Wednesday, December 28, 2011
ECB's "liquidity injections" just reinforcing deflationary forces already in place
The ECB's balance sheet (total assets) is now up to $3.5 trillion. That's 25% larger than the Fed's. (All this "money printing" eh? So where's the inflation? Why is gold falling?)
When the ECB expands its balance sheet, it buys bonds from the public and replaces those bonds with reserves (denominated in euros). Those reserves pay 25 basis points, however, the bonds paid far more. (Case in point: Italian bonds pay near 7%.)
So you can see how this “liquidity” operation is stripping a HUGE amount of interest income from the private sector in Europe. HUGE! If you sold an Italian bond to the ECB you just lost 675 basis points of income!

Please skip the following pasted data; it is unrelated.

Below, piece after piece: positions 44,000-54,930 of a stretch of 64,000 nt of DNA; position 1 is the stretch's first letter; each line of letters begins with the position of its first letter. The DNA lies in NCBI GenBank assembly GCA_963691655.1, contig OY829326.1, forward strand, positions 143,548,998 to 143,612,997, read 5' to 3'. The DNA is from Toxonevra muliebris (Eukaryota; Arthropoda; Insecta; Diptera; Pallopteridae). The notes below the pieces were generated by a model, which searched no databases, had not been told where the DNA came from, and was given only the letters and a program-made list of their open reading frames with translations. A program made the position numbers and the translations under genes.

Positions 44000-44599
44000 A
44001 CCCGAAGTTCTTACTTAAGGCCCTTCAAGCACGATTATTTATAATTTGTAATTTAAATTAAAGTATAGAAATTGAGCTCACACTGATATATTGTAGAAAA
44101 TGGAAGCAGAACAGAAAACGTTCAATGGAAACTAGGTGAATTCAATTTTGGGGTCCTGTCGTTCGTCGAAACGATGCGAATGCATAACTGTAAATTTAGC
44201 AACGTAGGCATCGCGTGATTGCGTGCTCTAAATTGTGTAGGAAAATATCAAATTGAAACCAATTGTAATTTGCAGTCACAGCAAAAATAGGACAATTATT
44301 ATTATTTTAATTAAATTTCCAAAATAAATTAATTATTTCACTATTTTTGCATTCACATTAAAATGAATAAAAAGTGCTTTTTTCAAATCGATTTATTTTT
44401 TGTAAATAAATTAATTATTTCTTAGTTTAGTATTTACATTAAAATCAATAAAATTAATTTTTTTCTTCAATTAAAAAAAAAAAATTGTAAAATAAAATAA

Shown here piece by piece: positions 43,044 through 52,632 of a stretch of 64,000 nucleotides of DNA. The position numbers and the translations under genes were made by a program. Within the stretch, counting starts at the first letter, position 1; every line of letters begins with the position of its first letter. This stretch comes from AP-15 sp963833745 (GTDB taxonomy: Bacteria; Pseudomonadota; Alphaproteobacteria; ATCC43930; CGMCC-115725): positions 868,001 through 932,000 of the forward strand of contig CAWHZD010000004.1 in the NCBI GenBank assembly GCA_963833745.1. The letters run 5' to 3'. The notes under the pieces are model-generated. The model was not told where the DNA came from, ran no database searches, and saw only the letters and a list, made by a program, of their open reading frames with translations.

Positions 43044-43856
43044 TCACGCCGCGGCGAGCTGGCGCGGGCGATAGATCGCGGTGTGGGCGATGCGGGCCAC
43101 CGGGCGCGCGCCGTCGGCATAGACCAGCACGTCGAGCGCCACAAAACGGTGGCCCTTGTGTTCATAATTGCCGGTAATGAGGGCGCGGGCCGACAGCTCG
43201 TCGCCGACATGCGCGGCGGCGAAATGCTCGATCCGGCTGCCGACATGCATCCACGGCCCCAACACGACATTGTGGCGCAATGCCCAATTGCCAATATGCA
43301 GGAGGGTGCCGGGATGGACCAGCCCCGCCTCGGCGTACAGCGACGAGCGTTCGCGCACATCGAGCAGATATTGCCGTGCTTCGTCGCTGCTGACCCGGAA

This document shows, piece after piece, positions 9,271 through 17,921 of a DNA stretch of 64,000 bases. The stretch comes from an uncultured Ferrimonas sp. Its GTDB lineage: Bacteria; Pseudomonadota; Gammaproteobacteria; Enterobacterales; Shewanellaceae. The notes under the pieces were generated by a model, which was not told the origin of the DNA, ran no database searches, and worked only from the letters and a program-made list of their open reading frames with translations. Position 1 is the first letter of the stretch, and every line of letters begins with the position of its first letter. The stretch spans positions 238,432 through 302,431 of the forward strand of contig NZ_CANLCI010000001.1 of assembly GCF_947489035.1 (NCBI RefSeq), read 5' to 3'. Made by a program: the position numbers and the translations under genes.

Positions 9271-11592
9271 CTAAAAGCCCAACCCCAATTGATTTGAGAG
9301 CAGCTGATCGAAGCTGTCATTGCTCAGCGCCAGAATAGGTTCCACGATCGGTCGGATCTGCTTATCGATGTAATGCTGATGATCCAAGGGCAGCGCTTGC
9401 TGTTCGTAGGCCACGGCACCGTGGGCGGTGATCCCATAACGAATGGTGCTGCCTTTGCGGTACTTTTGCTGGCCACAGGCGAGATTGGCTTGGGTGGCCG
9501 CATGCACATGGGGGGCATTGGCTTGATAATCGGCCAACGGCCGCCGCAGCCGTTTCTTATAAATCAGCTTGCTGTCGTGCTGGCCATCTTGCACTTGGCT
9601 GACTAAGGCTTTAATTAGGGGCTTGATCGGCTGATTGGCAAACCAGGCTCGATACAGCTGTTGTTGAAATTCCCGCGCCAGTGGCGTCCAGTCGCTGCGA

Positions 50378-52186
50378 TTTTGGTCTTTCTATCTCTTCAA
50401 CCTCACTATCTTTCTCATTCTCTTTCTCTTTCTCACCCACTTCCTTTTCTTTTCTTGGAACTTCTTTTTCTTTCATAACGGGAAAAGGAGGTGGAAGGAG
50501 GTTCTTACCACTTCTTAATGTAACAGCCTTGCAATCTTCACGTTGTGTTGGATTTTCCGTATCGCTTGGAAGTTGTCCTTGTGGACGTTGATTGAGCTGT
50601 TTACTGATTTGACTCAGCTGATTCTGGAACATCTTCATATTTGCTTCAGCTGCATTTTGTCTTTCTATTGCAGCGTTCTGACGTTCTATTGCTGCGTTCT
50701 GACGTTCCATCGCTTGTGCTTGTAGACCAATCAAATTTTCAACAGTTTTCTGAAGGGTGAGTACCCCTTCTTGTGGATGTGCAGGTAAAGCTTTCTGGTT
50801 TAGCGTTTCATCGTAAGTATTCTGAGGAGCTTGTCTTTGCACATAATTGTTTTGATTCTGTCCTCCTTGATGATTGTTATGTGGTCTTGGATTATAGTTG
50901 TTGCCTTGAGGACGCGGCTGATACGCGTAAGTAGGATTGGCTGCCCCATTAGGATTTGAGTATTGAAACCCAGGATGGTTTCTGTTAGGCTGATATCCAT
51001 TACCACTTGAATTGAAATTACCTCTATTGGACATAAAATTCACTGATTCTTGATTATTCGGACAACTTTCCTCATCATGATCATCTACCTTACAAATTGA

So rather than being inflationary or “stimulative,” the whole thing is massively deflationary because of the interest income reduction that is going on. This will exacerbate already weak economic trends in the Eurozone in 2012!